And what is one among them ?

Adel.    One must win !

Quen. Yes ! and this weakens e’en Ambition’s firo :

The One must triumph—but the Many fail;

And his glad laugh must sink beneath their wail.

Adel. This selfish strife conducts to noblest ends.

Look round the world: in bird, in beast, in tree;

The greater merit springs above the crowd,

Tho’ growing from the bodies of the less.

Man rises by uie ioree of nauire'3 law,

Unwillingly, unwittingly, scourged on .

And like tne oyster wins bis precious pearl From fierce necessity and goading wrong.

Qtjex. "What lore is ihi> with which thou win'st me?

Adkl. I know not truly; but its end is gained.

Quen. Ah ! woman's wisdom is the natural fruit

Of the calm soul-depths, undisturbed and still, Mirroring all the glories of the heavens ;

But from thy rosy lips a music flows,

To Huger in my ears and in my heart

When thou art absent, quickens, springs, and grows

Xo fairest flowers, that feed all appetites

With murmuring melody.

Adel. .    I foar that love,

Winning his food forgets his brethren—

Knowledge and Wisdom : these from you I learn.

Qcen. Thou learn? 1 teach but what thou teachest me •From out thy full heart and unconscious worth, Gleaming but with reflected light of thine.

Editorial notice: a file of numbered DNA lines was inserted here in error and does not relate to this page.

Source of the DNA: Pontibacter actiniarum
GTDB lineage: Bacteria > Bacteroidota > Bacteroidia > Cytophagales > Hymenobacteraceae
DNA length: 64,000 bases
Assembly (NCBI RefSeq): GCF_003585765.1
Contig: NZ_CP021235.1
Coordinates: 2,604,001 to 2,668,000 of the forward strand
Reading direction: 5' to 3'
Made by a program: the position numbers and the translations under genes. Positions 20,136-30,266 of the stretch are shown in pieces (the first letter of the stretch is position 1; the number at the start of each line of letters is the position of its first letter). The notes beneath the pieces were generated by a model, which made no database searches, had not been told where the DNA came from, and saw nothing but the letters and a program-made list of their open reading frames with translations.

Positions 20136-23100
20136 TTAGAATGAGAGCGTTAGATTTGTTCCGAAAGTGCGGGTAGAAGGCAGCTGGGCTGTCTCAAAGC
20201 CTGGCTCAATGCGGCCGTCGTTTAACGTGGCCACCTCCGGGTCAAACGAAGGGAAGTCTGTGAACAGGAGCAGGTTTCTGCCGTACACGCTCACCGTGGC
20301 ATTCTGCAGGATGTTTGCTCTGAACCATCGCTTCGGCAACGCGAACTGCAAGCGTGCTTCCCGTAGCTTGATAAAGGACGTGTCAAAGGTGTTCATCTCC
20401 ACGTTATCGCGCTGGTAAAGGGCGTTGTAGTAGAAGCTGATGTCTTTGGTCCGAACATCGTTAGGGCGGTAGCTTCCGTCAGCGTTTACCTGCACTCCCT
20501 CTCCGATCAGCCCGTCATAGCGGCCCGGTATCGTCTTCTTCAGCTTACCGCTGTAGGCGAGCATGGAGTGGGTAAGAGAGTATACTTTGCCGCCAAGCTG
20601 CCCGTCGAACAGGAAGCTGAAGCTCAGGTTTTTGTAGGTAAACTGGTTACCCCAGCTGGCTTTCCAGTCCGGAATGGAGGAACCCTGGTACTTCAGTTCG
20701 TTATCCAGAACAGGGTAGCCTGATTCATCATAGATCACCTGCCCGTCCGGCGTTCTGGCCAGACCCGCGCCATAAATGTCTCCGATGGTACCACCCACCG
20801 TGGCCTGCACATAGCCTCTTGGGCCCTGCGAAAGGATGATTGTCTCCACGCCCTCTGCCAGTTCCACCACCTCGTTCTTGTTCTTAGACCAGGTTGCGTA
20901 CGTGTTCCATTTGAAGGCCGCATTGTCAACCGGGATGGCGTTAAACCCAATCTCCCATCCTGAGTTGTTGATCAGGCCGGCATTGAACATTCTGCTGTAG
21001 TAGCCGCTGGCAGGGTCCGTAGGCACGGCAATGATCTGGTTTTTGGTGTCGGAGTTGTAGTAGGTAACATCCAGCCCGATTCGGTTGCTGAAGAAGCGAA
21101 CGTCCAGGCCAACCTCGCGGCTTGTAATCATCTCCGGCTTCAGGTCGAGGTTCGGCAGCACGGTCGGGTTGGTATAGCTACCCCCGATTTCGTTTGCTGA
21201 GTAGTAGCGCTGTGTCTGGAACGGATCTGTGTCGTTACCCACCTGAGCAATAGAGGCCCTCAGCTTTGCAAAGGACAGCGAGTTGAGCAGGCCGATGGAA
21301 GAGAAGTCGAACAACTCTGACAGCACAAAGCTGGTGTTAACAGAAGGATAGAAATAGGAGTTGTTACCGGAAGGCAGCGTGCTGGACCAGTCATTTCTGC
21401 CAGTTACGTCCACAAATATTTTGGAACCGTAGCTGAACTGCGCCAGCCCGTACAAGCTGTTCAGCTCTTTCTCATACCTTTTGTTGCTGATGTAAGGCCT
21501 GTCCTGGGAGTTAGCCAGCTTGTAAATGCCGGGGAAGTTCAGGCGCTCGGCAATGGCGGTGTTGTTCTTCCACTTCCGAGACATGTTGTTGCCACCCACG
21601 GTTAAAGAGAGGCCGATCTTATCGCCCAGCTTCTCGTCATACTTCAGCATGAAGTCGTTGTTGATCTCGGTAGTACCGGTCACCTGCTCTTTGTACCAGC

The blackest pool beneath a western sun,

Shines rich and radiant in its borrowed rays;

And in the solemn stillness of the night,

Reflects the stars in peace and purity;

’Tie thou art sun and stars and all to me.

Adel. Flatter me not; it is an empty art

To win chill vanity ; speak not of me :

Divided thus, we are but one in soul

Quei*.    If thou wilt have it so—

Lifting me to thy level—let us be * Two joyous flowers upon a single stem,

Inhaling mutual sweetness and delight :

Twin stars that roll thro1 space in unison,

Each lending light to form a common day :

Twin streams that mingle in a loving flow,

Only distinct in color und diverse,

To feel their oneness as we feel it now.

Bound in the bonds of sacramental love.

Adel. Yes, dearest! or two voices bleudiug sweet In loves own rapturous hymn of holiness ;

When each alone makes altered melody,

But in their union heavenly harmony.

We gathering strength in heart and mind and soul, Thro’ love attain unto the perfect whole.

Quhn. Oh, happy love ! whose sustenance is dreams;

Thro’ them we weigh the world and find it naught— A mist, a vapor, the deep solemn shade Of some unseen reality—and feel Our lives as visions, fleeting forms that fade Amid the splendors of Eternity.

A dll. All love is prayer.

Qcen.    Yes, and thanksgiving too !

It is the oldest worship and the best ;

Free from the cramping cords of word and show :

Most deep, most tender, sweetest symbol of The God we worship !

Adel.    Now its sweets are ours,

What need we more save for a fuller draught Of its delights.

Quex. It lies beyond that prize I cannot gain !

We need a cloud betwixt us and the stars,

To feel their distance from our mortal clay. {Bell sounds) Adel. Hark! 'tis the hateful bell—I must away.